I hope you are all safe and doing well.
Glancing at the title of this post, you may be confused. “Pranet!” you say. “This is supposed to be an astronomy blog! Why are you talking about something that is so inherently terrestrial?”
And to that I respond, “But is it?” *cue dramatic music*
Very recently, a shocking discovery made waves throughout the astronomy community. Liquid water had been discovered on the surface of the moon.
Now, this is an absolutely incredible revelation. Starting from the discovery of water on Mars in 2015, this continues the trend of its discovery on close (relatively) to Earth objects harboring that life-nurturing self-sustaining ambrosia. It is especially exciting due to the ramifications that it has for not only the potentiality of extraterrestrial life but also for the possible benefits this could have for humanity.
But I’m getting ahead of myself.
In this post, we’ll be taking a step back and talking about the various discoveries of water found on extraterrestrial worlds (which I’ll be calling alien water from now on) and the potential these have for the future.
So sit back, relax, and enjoy the ride!
Water is the most essential commodity (other than air, of course) to human survival. It is an integral part of maintaining cells’ health. Humans can last around 3 weeks without food but will die in 3 days if they don’t get water.
As a result, when thinking about space missions, water is an important consideration to make. Water is not a very light substance (try carrying around a gallon of water everywhere you go!) and as weight is highly prioritized in any spaceflight, this makes any wastage of water a considerable liability.
Science fiction has explored methods for water in space considerably. In Andy Weir’s 2011 novel The Martian, humanity’s base on Mars has a water reclamation system that pulls water out of the air for reconsumption. The International Space Station also works on this principle, essentially creating a mini water cycle. The less existing water that is lost, the longer you can go without a resupply mission, which means less cost, less weight, less fuel, and an overall improved interplanetary experience.
Water, being the fuel of life (and containing the fuel for rockets!), can play two important roles in space. Not only can it act as a potential home for extraterrestrial organisms (mostly uni- or multicellular), it can also be an essential reservoir for any of humanity’s interplanetary (or maybe even interstellar!) travails.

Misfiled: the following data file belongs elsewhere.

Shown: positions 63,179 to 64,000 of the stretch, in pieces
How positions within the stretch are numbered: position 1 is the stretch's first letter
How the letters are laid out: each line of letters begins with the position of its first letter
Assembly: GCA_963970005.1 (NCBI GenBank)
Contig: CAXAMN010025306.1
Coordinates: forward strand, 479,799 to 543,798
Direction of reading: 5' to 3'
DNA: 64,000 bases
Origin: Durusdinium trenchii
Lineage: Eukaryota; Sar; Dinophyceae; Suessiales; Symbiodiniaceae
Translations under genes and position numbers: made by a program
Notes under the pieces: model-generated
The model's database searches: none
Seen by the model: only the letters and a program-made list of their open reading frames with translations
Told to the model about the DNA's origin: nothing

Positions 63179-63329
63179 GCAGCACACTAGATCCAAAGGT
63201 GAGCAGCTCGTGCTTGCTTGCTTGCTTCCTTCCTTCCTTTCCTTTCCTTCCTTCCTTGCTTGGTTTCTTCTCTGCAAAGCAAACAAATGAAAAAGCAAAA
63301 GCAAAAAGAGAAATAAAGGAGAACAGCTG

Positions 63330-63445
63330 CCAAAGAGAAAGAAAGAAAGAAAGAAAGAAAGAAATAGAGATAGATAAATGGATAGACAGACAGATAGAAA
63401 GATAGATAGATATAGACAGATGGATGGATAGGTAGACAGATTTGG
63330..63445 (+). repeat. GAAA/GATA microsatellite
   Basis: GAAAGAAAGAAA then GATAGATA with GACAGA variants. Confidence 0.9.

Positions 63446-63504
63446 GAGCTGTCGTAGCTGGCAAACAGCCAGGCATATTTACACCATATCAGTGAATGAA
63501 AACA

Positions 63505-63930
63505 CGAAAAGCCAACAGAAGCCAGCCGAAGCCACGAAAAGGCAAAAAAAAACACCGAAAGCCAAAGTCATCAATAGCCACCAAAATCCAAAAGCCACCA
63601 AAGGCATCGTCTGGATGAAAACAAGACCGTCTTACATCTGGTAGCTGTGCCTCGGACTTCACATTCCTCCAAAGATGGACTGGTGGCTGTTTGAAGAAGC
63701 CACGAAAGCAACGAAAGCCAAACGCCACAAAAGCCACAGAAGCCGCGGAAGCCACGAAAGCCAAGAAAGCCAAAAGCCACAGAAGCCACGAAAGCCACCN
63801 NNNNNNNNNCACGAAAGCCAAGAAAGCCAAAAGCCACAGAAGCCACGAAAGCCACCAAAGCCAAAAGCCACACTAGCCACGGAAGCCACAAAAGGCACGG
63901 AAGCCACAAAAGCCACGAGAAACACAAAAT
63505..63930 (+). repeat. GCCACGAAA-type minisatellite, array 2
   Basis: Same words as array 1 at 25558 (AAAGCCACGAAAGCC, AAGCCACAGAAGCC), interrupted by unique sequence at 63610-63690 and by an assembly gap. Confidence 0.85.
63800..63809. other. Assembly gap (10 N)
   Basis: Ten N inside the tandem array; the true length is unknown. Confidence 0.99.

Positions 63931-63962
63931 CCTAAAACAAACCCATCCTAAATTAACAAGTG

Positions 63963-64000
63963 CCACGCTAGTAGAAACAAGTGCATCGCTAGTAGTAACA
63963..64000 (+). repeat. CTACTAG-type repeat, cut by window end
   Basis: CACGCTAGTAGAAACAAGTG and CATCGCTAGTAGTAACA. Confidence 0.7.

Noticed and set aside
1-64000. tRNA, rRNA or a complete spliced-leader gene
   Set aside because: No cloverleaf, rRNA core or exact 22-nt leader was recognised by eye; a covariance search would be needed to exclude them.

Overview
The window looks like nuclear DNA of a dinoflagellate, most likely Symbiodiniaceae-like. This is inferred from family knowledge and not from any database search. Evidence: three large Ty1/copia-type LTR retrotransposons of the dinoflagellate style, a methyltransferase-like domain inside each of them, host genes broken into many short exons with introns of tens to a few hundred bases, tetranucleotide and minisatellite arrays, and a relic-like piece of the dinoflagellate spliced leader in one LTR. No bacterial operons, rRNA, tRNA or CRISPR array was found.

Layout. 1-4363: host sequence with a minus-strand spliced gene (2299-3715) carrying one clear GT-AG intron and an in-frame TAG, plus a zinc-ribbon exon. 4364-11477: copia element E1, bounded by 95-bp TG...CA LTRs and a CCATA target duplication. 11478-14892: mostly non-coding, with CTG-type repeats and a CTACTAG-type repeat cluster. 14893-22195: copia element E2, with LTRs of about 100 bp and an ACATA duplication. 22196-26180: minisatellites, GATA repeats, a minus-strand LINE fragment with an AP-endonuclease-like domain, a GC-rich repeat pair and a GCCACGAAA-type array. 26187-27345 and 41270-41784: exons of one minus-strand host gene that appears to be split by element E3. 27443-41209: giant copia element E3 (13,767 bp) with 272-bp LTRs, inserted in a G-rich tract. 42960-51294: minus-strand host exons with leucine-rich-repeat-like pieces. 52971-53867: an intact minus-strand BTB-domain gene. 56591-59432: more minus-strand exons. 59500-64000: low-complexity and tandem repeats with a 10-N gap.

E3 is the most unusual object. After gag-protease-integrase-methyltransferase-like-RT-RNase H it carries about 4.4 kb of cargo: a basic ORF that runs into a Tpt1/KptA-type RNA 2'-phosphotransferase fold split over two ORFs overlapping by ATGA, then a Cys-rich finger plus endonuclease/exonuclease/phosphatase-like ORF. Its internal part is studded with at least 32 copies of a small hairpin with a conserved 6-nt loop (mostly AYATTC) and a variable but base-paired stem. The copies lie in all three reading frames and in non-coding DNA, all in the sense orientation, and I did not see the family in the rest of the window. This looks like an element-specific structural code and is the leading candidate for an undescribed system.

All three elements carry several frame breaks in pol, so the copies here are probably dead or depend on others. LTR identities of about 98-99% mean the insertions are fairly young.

Let’s talk about the former first.
Alien water has, of course, the potential of harboring alien life. This makes the discovery of watery worlds tremendously exciting.
There’s a primal emotion, a nugget of inquisitiveness, in every single one of us regarding the potential discovery of alien life. No matter whether we visualize a friendly ET or a horrifying Xenomorph, this idea has dominated humanity for a long time.
So what if I told you that there is a world in the solar system that has oceans of liquid alien water?
Europa, one of the four major Galilean moons. A seemingly inhospitable body of ice.
However, it harbors a liquid paradise within.
By studying the movement of ice on the surface of Europe, scientists were able to deduce the viscosity, volume, and composition of the fluid that it rested on. And lo and behold! Their science was able to prove that the fluid that the ice rested on was, in fact, liquid water!
This caused tremendous amount of excitement in the astronomy community.
“But wait!” you may be saying. “Europa is so far away! There’s no way that it can sustain life!”
Now, here’s the interesting part. Even on Earth, during the depths of winter, fish can survive in mostly frozen lakes. How?
Essentially, the ice covering on top of the lake forms a sort of heat shield, preventing the water farther down from freezing all the way. So no matter if the temperature on the surface of the lake is inhabitable for fish to survive, they are able to survive quite comfortably under the ice. Here’s an example of such a lake on Earth:
Credit: Science News
The natural implications of this understanding is that there could, potentially, be some form of unicellular or similar life under the ice on the surface of Europa. If we were able to send a probe to go through the kilometers-thick ice, who knows what we’d find?
Now, let us discuss the second impact that alien water can have.
As we discussed earlier, long space missions need water. It’s an unalienable (no pun intended) necessity. So wouldn’t it be great if on long journeys, there were refueling stations along the way?
Further, if we were establishing a colony anywhere other than our planet, we would need a source of sustainable water.
The beauty of water is that it is essentially two hydrogen atoms and one oxygen atom bonded together. Rocket fuel relies heavily on hydrogen. So if you have water, you can make rocket fuel!
Establishing a colony on the Moon or on Mars, where water has been demonstrated to exist, can therefore be done more easily, with that precious resource on hand for both human consumption and to propel us to greater distances in the horizon.
The next time you drink a glass of water, think about its impact. This colorless, odorless liquid, the stuff of life, will be among the most important necessities in the extremes of outer space. The discovery of this in outer space could mean the existence of life independent to ours. It may even be a driving force (quite literally) in our interplanetary and interstellar expansion.
So drink up! You have the future in your hands.